From Publishers Weekly
Starred Review. Banks's latest novel opens with a warning from "Patient 8262" stating that he or she is an unreliable narrator, before the epic takes off, plunging the reader into a whirlwind of intricately constructed characters and detailed accounts of their experiences as they "flit" across multiple Earths. The cast of characters include Adrian, the greedy city trader, emblematic of the selfishness needed to become a "traveler"; the Philosopher, an assassin who despises killing; a catch-me-if-you-can rogue operative named Mrs. Mulverhill; and the imperious Madame d'Ortolan, possibly the leader of the Concern, a vast multi-world organization that claims to protect worlds from chaos, but may also hide a greater, darker purpose. Banks's prose is elegant and electric and his story dizzying, but inevitable contradictions are brilliantly tied together-the only way many characters maintain sanity is to question everything, and readers would be well-advised to do the same. Banks manages the neat feat of synthesizing 19th-century style with the cutting edge, the irreverent with the philosophical, and the intellectual with the adventurous.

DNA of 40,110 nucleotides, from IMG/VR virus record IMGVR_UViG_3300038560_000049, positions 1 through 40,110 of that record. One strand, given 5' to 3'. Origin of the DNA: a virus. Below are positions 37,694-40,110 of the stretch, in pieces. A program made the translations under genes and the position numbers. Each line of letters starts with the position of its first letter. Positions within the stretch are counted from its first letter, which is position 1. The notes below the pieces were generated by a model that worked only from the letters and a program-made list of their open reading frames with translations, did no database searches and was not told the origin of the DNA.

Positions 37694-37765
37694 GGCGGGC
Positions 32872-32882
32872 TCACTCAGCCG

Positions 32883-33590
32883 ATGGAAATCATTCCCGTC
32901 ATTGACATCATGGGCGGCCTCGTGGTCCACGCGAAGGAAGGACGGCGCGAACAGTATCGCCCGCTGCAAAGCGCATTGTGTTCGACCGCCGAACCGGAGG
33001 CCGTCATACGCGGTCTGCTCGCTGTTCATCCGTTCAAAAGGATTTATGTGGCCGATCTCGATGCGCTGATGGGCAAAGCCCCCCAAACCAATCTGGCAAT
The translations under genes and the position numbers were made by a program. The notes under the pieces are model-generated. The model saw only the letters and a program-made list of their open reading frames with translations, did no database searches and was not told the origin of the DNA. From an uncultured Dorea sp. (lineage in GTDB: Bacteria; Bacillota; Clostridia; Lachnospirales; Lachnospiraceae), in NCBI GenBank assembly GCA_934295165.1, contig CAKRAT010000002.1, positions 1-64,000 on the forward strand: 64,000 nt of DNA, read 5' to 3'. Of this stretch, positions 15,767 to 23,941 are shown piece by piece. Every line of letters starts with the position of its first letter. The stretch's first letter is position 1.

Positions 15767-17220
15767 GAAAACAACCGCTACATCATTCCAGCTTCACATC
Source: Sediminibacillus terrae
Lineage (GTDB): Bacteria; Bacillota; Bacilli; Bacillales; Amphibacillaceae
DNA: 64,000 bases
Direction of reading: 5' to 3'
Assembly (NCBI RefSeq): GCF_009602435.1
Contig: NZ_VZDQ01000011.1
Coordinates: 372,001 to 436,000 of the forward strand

** 'Baroque, digressive, kinetic, teeming with big ideas and grand theories, it's a novel to get lost in ... gripping THE TIMES ** 'Stunning ... tackles the issues of the responsibility of power, the moral implications of intervention and even the philosophical conundrum of what constitutes life itself. If only more contemporary fiction were like it ... A book that makes you l INDEPENDENT ON SUNDAY ** 'One of Iain Banks's most imaginative and compelling novels yet SCOTSMAN
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